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NEW YORK (
) -- There's always tons to fret about in the markets, Jim Cramer told
viewers Monday, but when no one believes in the rally that might just be the perfect time to buy.
Cramer said hated rallies don't stay hated for long. Eventually even the most bearish investors are forced to capitulate and come in from the sidelines. It may be tough to stay bullish in times of high pessimism, but sometimes you just need to get over it and start buying.
There are tons of reasons to hate the markets, or so the bears tell us. They're worried about the light volumes, they fret about the "unsteady" banking system, and they've even devised a way to hate great earnings by citing "light revenue" numbers. But whether it's earnings or politics or the market mechanics, none of these are reasons to not embrace this rally, said Cramer.
While it may not seem like it to younger investors, we've been here before, recalled Cramer. Almost 24 years ago to the day, he said, there was palpable pessimism in the markets. Back then, even he was caught up in the hype, Cramer admitted. But after stern words from his soon-to-be wife and trading partner, Cramer said he started buying, taking full advantage of the 1,000-point rally in the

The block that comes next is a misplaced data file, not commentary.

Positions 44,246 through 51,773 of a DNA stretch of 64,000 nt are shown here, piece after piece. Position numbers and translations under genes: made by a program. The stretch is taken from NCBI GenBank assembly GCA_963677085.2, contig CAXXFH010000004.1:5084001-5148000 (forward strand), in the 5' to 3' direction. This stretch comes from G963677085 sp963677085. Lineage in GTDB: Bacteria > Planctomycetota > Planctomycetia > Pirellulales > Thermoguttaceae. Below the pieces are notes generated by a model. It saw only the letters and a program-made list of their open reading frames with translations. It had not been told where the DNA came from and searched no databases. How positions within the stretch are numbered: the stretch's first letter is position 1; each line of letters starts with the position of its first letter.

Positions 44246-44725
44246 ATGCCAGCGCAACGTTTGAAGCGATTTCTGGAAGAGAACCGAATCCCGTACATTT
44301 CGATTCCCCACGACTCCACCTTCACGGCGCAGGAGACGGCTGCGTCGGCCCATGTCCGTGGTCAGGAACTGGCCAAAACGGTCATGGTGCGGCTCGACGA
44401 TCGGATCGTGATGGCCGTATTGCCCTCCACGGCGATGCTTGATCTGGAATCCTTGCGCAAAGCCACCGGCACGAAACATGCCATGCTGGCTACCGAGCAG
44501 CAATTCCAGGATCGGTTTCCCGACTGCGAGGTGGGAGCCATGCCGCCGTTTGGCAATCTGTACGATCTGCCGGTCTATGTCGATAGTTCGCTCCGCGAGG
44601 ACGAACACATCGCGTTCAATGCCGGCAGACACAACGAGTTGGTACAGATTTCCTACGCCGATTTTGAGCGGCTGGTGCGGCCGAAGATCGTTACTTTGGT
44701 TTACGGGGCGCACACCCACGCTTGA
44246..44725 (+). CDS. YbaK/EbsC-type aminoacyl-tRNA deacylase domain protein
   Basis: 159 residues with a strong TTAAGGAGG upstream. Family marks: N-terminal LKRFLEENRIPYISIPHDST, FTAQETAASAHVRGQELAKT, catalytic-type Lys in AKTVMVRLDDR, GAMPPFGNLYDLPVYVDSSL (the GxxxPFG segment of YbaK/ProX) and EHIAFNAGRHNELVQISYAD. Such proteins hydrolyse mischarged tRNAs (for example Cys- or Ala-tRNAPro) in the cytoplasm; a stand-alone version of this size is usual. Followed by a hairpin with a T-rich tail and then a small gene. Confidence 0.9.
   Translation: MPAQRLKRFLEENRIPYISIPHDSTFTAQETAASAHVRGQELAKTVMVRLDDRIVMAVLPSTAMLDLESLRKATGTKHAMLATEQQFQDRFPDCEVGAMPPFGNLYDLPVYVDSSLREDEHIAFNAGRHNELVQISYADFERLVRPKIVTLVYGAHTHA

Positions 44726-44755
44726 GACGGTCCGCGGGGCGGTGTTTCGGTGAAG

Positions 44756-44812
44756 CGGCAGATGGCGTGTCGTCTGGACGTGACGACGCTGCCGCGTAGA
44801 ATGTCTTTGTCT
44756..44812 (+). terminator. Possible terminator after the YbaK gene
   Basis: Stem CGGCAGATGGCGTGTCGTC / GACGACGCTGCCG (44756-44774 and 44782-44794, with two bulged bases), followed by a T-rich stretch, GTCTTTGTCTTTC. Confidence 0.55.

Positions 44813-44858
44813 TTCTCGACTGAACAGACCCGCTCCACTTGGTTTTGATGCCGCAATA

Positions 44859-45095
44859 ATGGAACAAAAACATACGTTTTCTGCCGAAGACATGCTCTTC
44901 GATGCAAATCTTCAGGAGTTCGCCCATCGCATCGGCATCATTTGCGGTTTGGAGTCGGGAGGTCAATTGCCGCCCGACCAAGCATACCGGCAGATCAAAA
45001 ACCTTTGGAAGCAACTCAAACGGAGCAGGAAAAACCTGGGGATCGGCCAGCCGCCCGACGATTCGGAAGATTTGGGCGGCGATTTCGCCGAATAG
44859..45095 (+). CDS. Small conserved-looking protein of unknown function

Dow Jones industrials
Cramer said it's easy to sound smart and prudent when you're a bear, but there will always be things about the stock market to make you worry. When everyone is a bear, that's the time to buy -- not the time to sell.
Cramer said he's become obsessed with
(MLNX - Get Report)
, the little-known semiconductor company that's delivered an astonishing 248% gain so far this year. While he featured the company as part of his "Home Run Derby" series back in March, even he couldn't have imagined this company's phenomenal rise.
Cramer said the reason for Mellanox' success is simple: The analysts have been continually underestimating the company. Back in April, when the analysts were looking for paltry revenue growth of just 2.4%, Mellanox delivered an impressive 44% sequential increase in revenue. Afterwards, the analysts dug in their heels, refusing to raise their targets only to get blindsided by the company's next two quarters as well.